Neil Gaiman’s “American Gods” tackles earth-rumbling concepts — faith, mortality, media obsession — but his acclaimed novel is rooted in the relative quiet of the Midwest.
“I couldn’t have written it without living in Wisconsin, and Minneapolis and St. Paul being the nearest big cities,” said Gaiman, chatting last week from a Los Angeles hotel where he was preparing for the world premiere of Starz’s TV adaptation of the book. “It just wouldn’t have worked.”
Gaiman, so thoughtful in responding to questions that you sometimes worry the phone line has gone dead, wasn’t referring so much to specific landmarks, such as the House on the Rock or the wintry landscape, both of which play pivotal roles in his 2001 book. He’s talking about the region’s general weirdness.
“There’s that tiny off-kilter nature in the Midwest that’s in the details,” said Gaiman, 56, who moved from England to Menomonie, Wis., in 1992. “I would enjoy stopping at a little restaurant somewhere and half the place would be selling peculiar stuff like … warrior princess dolls. That’s weird.”
That’s nothing compared with the mind-warping road trip taken by ex-convict Shadow in the Starz series, which premieres Sunday. During his journey, he engages in a bar fight with a leprechaun, risks getting his brain bashed in by a butcher’s mallet over a game of checkers and engages in conversation with Lucy Ricardo. All chapters in a culture clash between the ancient Gods and a new wave of lords, hellbent on taking advantage of an increasingly amoral society.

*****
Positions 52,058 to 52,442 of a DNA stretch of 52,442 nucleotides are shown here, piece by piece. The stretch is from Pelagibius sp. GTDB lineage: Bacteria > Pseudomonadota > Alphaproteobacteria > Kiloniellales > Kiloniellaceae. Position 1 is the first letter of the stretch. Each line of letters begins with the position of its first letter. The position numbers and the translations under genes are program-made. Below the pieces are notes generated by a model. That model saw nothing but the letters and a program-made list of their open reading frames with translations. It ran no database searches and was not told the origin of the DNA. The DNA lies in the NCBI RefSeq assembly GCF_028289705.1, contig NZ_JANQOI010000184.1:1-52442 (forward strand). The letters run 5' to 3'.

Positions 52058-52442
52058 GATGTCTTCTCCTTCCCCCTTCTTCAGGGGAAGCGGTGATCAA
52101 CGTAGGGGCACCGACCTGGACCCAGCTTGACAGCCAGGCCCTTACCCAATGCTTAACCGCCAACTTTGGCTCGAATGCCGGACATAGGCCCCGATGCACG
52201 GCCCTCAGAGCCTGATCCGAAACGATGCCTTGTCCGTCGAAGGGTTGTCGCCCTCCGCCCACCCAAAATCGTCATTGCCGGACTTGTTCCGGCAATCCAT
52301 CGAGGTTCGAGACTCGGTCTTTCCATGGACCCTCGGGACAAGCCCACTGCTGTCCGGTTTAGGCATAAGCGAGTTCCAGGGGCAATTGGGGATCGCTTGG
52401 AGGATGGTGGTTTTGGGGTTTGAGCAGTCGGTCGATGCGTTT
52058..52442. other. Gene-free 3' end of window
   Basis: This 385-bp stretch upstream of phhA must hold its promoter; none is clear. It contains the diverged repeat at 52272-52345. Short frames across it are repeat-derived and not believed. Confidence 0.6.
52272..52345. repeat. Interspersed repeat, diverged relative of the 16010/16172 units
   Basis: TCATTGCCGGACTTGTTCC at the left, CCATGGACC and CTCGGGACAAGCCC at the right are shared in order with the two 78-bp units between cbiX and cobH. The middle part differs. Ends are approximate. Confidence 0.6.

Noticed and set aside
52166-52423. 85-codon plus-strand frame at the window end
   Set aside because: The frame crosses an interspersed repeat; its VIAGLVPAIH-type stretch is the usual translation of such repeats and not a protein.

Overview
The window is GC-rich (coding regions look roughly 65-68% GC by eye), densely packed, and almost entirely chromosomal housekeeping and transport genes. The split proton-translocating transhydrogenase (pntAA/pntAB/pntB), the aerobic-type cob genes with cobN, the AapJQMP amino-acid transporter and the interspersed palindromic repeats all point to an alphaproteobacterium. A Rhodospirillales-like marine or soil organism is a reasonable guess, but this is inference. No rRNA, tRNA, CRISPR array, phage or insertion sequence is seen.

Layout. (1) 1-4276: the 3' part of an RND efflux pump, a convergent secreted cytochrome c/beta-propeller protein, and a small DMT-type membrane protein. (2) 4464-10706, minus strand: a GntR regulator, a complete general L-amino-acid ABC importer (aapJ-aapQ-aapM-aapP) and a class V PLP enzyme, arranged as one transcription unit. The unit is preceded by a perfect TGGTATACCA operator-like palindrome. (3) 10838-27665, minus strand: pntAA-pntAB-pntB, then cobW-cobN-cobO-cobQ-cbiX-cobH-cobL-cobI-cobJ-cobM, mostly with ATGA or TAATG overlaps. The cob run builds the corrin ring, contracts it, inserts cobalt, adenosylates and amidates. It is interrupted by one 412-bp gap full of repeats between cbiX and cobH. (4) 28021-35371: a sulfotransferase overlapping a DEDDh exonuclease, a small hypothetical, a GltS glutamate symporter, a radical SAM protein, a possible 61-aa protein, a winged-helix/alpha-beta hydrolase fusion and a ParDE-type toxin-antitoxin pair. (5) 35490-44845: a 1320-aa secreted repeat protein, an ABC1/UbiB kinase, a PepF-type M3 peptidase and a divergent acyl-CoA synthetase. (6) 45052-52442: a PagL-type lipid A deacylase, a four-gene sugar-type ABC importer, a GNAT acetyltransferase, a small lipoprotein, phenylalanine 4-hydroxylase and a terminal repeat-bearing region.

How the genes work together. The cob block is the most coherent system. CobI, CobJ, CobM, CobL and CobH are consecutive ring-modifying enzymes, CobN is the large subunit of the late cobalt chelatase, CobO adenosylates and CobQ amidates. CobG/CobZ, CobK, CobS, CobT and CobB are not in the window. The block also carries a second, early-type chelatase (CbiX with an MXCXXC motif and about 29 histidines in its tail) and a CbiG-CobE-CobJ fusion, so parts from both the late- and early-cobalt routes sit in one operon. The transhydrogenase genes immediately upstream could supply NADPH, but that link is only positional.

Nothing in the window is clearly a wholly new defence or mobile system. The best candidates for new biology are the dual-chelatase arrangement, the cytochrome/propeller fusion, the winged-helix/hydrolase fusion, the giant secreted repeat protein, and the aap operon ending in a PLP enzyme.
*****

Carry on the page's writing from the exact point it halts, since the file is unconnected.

Marek Oziewicz, a literature professor at the University of Minnesota, said it’s the kind of story that could come only from Gaiman’s fertile mind.
“Asking me to describe him in two sentences is like asking me to describe J.R.R. Tolkien in two sentences,” Oziewicz said. “His ideas are absolutely unique when it comes to speculative fiction.”
Oziewicz, who moved to the States four years ago, doesn’t agree with Gaiman’s description of the Midwest as “weird.” But odd? You betcha.
He could relate to Gaiman’s fascination with roadside attractions, a novelty that doesn’t really exist in Europe. In Gaiman’s children’s book “Coraline,” which came out the year after “Gods,” the young heroine escapes into the “other world” of a creepy old home, a setting that evokes the abandoned buildings commonly found on main streets in small-town America.
“I don’t know if it’s weird, but it’s definitely a feature of the Midwest that can stimulate the imagination of someone as weird as Neil Gaiman,” he said.
Writing in a lakeside cabin
Gaiman’s most celebrated work, which includes “Stardust,” “The Sandman” and “The Graveyard Book,” were largely written in his backyard gazebo outside Menomonie. But for “Gods,” the author retreated to a lakeside cabin about a 20-minute drive from his home.
“For some reason, ‘Gods’ required a little more distance,” he said. “I needed to reduce the possibility that anyone would disturb me. At the gazebo, it was too easy to go into the house to get a cup of tea or go to the bathroom and end up talking to someone.”